LOVE FOR CHRISTMAS, ARMENIA In addition to her business, Alyce Merian was also active throughout her life with the local Armenian-American community.
As a young woman, she was involved in the Brockton Armenian Youth Federation. Later, she helped establish the Armenian School to teach young people in Brockton about the history and language of Armenia.
That wasn't her only contribution. She would play a key role as chairwoman of the decorating committee for Brockton's centennial celebration about 38 years ago, as well as being involved with the local garden club.
But her biggest passion was Christmas, a passion that John Merian said rubbed off on her children and led him and his brother to start organizing the city's annual holiday parade in downtown Brockton about 25 years ago. "Our involvement and the Christmas events are her gifts to the City of Brockton for all to enjoy," said Paul Merian.
Alyce Merian thrived at Christmas time. Her sons estimate that, over the years, she made more than 350 Christmas ornaments, knitting them together from scrap fabric.
She also made a custom line of super stretchy Christmas stockings -- with snowman, Santa, reindeer and soldier designs -- and gave about 400 of them as gifts.
"They were big, so you could fit more toys and goodies in them," John Merian said. "You could put a car in it, they'd stretch so much. That's why everybody loved them. That was like her signature. ... She loved Christmas."
Christmas time was also part of the Merians' "livelihood," namely through booming lingerie gift sales at the bridal shop, which happened each year until the rise of malls and Victoria's Secret, John Merian said.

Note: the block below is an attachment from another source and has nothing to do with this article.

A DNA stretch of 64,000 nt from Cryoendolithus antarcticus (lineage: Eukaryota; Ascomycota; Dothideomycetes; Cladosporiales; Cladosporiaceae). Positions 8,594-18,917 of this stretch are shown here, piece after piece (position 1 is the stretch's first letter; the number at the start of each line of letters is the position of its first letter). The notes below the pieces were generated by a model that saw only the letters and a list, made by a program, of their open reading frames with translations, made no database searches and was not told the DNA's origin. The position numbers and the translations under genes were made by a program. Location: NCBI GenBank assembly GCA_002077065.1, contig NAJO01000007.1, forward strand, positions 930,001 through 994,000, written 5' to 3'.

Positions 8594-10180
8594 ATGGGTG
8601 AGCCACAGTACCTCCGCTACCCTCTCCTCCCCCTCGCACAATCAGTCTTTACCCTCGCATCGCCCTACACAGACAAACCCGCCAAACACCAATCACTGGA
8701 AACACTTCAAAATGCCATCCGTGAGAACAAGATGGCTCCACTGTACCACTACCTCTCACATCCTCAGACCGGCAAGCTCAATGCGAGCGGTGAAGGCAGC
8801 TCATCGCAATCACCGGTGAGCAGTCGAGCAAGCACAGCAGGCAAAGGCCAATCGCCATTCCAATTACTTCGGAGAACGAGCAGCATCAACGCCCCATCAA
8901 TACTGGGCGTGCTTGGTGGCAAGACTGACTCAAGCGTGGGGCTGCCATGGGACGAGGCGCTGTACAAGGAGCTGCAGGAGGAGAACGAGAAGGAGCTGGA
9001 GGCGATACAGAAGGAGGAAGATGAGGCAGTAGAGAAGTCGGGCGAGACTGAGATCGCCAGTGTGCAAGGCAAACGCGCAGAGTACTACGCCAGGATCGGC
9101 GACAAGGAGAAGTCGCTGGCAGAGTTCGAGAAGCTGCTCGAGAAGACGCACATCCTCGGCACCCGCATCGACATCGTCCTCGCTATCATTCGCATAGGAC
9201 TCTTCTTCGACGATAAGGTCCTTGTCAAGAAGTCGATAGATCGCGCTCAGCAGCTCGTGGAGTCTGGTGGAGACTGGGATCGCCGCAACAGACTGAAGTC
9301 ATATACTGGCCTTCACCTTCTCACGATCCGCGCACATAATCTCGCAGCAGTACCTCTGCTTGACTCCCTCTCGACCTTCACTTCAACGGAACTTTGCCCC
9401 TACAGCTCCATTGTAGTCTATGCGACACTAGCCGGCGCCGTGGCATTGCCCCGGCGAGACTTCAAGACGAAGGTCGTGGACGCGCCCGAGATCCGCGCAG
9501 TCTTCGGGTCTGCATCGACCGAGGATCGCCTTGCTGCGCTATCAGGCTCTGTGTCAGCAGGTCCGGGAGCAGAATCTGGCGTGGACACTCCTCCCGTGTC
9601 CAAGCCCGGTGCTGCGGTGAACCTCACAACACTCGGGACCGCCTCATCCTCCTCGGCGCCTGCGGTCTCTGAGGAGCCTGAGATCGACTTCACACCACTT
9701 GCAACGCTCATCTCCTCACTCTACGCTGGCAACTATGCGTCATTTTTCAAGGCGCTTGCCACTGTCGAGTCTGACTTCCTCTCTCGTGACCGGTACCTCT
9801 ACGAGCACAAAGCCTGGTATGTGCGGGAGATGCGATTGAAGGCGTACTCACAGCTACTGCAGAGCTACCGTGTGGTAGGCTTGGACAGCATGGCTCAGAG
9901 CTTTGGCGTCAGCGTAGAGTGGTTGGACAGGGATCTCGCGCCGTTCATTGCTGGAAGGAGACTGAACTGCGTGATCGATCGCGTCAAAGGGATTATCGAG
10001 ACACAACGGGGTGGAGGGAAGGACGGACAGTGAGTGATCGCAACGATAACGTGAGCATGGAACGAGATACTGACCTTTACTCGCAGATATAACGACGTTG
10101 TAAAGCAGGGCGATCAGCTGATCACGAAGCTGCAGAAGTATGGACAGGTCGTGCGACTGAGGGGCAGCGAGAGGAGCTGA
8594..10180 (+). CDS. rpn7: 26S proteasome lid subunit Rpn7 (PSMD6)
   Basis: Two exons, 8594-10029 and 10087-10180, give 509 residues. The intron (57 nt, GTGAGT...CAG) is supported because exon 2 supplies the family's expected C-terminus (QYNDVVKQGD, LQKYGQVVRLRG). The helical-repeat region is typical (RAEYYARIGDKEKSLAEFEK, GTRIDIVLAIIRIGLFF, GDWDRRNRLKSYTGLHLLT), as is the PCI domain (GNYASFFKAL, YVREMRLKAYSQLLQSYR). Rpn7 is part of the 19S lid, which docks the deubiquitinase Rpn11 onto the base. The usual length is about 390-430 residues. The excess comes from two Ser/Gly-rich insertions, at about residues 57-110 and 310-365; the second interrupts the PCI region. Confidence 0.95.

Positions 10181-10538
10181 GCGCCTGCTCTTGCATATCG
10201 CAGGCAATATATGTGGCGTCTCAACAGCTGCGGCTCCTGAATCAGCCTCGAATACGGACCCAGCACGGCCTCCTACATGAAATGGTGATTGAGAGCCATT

In the basement, there were would be piles of boxes with people's names on them, neatly wrapped by the large team of family members and other staff members at the Alyce Reizian Bridal Shop -- and always under the personal and careful direction of Alyce.
"We'd all be in there as kids wrapping, and she had a very meticulous form of wrapping gifts," John Merian recalled. "It was very uniform. And she'd show everybody there how to do it, whether you were 5 years old or 50. The lingerie department in our store was unbelievable. You can ask anyone you know. You either made bows in the basement, or you wrapped lingerie at Christmas time. It was like a factory."
BROCKTON'S GLORY DAYS Alyce Merian lived through the "glory days" of Brockton, said John Merian, growing up with the family of undefeated boxing great Rocky Marciano and later becoming friends with undisputed middleweight champion Marvelous Marvin Hagler.
"She was able to see two great champions bring two world titles to Brockton, and had the privilege of knowing them both personally," John said. "My mother and father were close to both families, and she was able to enjoy their professional successes and friendships all her life."
Before starting her own business in the original 400-square-foot location (now an empty lot next to Elvera's Cafe), then-Alyce Reizian entered New England School of Law, withdrawing later to pursue her dream of becoming a millinery at Bonwit Teller in Boston. Paul Merian said at one point there she sold a hat to actress Elizabeth Taylor.
With the skills she developed at Bonwit Teller, and with the $4,000 borrowed from her mother, the Brockton woman went to New York and made her first deal, opening an account with a supplier and beginning a business career that would last over six decades.
"She was asked when she worked at Bonwit Teller to come work for another business, Gladys', and become their millinery expert," said John Merian, recalling a recent conversation with his mother. "She said, 'I'm not going to work for her, having me do what I do best. I'm going to open up my own spot.' That was her forte -- hats and headpieces. So she actually opened it up as a millinery story with bridal gowns."